© 2023 by the authors. This article is an open access article distributed under the terms and conditions of the
Creative Commons Attribution (CC BY) license (https://creativecommons.org/licenses/by/4.0/).
Corresponding author: drddasic@gmail.com
Dašić, D., Kostadinović, G., & Stanković, M. (2023). Ethical aspects of science and technological innovations, International
Journal of Cognitive Research in Science, Engineering and Education (IJCRSEE), 11(2), 343-350.
by improving the food supply and treating disease, but it also presents ethical questions. Is it moral to
genetically modify human embryos, for example? Should articial life forms be patentable? These are
questions that require rigorous ethical investigation and reection.
Animal research is another arena where moral and scientic issues coexist. Animal studies are
often used to test new medical procedures, but they also raise concerns about the ethics and welfare
of the animals involved. When conducting experiments, scientists must keep in mind the welfare of the
animals used in the study and take precautions to prevent undue harm. The scientic community must
strike a balance between the benets of using animals in research and moral concerns for their welfare
and respect for living creatures.
Science in the function of the development of society
Since the beginning of mankind, science and art have been considered intelligent creations, and
the rst systematic knowledge appeared in Greece around 600 BC. Even then, it was considered that
every individual is homo moralis by essence, simply because he is homo sapiens. Modern science, above
all psychiatry, psychology, anthropology, sociological sciences, cannot dene homo sapiens completely
and comprehensively. At that time, the medical profession of Ancient Greece was absolutely separated
from religion and doctors were trained according to the most rigorous system. The ruling principle was
that everyone has the right to medical help, and the doctor, in addition to medical knowledge, also had to
strictly ethically apply his skills to the sick. The Medical Consilium was introduced in the Hippocratic School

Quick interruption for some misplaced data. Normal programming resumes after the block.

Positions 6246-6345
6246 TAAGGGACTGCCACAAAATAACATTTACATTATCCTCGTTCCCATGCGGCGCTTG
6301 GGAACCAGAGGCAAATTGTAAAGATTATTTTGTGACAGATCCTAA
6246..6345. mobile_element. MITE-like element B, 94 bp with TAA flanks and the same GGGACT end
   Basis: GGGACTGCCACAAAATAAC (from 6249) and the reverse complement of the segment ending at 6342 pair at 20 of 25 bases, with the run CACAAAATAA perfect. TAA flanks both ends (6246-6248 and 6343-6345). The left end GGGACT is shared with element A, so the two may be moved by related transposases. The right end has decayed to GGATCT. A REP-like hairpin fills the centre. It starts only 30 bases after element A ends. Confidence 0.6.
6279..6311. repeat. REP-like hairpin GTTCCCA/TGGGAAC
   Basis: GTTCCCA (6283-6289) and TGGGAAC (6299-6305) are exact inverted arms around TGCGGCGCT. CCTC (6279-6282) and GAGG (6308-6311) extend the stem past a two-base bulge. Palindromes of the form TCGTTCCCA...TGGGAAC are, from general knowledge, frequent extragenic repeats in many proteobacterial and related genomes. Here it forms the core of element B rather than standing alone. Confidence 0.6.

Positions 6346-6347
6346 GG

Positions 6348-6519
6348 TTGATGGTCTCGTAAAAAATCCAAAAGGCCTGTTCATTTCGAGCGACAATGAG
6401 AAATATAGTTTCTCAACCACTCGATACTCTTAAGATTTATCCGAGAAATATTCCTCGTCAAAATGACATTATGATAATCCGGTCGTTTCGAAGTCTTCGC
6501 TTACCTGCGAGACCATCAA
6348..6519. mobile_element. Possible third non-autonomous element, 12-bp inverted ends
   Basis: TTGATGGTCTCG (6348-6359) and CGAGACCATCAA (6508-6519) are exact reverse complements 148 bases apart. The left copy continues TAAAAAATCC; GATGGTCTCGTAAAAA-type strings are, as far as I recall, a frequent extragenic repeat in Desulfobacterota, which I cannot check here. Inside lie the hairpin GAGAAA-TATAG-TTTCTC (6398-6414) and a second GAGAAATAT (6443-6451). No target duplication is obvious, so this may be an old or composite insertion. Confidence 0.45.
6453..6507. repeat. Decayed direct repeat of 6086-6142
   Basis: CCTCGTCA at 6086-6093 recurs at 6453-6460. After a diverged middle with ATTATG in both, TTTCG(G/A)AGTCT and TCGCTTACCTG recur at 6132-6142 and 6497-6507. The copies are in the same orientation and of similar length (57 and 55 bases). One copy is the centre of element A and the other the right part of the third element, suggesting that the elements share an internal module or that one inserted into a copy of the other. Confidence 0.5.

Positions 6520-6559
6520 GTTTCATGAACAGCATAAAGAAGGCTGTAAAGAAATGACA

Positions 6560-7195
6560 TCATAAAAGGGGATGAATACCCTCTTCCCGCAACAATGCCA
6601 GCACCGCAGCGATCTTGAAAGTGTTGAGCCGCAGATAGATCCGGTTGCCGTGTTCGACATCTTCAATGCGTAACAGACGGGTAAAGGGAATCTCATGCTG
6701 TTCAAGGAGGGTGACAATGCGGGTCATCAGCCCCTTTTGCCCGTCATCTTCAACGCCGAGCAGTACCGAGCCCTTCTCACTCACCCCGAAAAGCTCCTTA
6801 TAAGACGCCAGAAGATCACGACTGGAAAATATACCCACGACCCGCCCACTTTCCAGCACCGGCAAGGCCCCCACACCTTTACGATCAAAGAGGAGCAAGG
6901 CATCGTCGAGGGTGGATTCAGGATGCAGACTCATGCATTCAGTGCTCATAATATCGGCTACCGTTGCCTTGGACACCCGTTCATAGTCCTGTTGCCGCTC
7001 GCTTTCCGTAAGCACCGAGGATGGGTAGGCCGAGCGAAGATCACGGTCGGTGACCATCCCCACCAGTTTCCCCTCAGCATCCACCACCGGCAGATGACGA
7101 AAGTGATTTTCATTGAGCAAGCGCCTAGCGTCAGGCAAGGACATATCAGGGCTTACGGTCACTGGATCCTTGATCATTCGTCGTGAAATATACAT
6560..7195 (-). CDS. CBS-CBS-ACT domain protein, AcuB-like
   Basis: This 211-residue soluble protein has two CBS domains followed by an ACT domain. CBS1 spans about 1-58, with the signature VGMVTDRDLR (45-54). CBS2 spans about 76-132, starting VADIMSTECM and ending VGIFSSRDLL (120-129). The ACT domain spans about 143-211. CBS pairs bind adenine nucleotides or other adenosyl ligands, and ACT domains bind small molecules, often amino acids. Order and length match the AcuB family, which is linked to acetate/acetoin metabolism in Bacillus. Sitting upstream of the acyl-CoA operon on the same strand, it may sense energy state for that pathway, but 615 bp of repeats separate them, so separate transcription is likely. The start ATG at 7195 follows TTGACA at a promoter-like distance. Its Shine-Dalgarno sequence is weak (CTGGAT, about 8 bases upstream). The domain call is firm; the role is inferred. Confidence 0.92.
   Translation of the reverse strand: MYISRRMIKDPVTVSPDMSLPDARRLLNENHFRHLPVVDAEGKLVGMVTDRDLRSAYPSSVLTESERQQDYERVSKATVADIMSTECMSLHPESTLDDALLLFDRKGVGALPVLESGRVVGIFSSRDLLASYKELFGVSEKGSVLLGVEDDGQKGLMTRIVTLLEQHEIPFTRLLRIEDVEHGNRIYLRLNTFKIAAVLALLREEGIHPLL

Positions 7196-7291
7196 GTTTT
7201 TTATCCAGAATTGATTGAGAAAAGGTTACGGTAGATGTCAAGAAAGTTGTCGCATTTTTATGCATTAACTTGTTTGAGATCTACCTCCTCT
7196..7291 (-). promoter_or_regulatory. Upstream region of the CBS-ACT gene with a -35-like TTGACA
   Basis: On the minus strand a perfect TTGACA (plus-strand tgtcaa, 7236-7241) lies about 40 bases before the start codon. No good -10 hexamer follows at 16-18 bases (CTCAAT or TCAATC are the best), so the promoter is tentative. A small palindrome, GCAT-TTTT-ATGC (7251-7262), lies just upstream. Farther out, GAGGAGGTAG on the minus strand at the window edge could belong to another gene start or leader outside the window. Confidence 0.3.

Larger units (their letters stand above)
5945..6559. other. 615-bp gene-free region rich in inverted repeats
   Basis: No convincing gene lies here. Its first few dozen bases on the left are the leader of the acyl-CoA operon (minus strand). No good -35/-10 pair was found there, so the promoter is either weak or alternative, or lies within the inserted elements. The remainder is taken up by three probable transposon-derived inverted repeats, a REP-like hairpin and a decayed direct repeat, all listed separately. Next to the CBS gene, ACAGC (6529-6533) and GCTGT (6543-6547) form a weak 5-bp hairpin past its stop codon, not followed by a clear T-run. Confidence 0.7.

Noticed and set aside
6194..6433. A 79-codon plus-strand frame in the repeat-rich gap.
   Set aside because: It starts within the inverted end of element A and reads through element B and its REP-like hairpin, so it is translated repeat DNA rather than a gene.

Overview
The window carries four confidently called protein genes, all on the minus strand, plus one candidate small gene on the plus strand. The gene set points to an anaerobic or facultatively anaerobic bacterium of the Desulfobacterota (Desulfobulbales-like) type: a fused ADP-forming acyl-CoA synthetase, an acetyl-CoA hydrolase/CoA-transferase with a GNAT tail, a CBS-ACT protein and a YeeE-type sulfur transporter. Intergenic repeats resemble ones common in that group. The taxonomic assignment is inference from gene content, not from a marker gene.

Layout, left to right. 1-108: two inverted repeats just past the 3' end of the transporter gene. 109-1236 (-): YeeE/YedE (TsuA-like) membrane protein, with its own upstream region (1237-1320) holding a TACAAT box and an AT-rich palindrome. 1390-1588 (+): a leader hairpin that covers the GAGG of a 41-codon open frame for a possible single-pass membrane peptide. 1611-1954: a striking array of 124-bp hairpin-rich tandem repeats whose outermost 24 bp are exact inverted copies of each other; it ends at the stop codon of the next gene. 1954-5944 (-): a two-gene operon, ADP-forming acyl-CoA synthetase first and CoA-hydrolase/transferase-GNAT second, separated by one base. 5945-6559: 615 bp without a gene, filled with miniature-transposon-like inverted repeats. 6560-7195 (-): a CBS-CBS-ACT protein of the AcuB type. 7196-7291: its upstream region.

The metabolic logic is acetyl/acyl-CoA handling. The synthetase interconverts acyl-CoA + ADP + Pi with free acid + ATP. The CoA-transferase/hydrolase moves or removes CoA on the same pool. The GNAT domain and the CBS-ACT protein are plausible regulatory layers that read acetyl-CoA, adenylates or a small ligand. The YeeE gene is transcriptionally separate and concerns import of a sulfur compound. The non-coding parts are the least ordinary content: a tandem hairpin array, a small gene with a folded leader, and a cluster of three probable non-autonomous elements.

for the seriously ill. Hippocrates’ students and collaborators collected 53 of his works and published them
in 72 books under the name “Hippocrates Collection” and handed them over to the Library of Alexandria
for safekeeping.
There are many periods of discovery in science that have been crucial in shaping modern science,
and they can be categorized into three signicant scientic revolutions that have taken place over the
centuries. These are the Scientic Revolution, the Industrial Revolution, and the Digital Revolution. The
Scientic Revolution of the 16
and 17
centuries was one of the most important periods of discovery
in science. During this time, scientic inquiry began to shift from medieval ways of thinking to a more
empirical approach. The Industrial Revolution of the 18
and 19
centuries was another critical period of
discovery in science. During this time, there was signicant progress in the elds of mechanics, chemistry,
and electricity. Innovations such as the steam engine and the telegraph transformed society and allowed
for unprecedented levels of productivity and communication (Ho, 2023). The Industrial Revolution also
stimulated scientic inquiry, with researchers focusing on ways to improve manufacturing processes and
develop new technologies that could further advance society. Finally, in the 20
and 21
centuries, we
have seen the emergence of the Digital Revolution, which has opened up new possibilities in areas such
as articial intelligence, robotics, and medicine. Breakthroughs in computer technology have transformed
the way we live, communicate, and conduct scientic research. Researchers today are exploring concepts
such as virtual reality, quantum computing, and gene editing to unlock new horizons in science. The
largest-selling newspaper in Europe, the German tabloid Bild, has told workers that it expects to make
more editorial cuts as a result of “the opportunities of articial intelligence” and has planned a €100
million cost-cutting initiative that would result in 200 layoffs. ChatGPT is an example of an AI tool that
can produce very complex text from basic user prompts. It can produce anything from essays and job
applications to poetry and works of ction, although occasionally the results are incorrect or even made
up (Henley, 2023).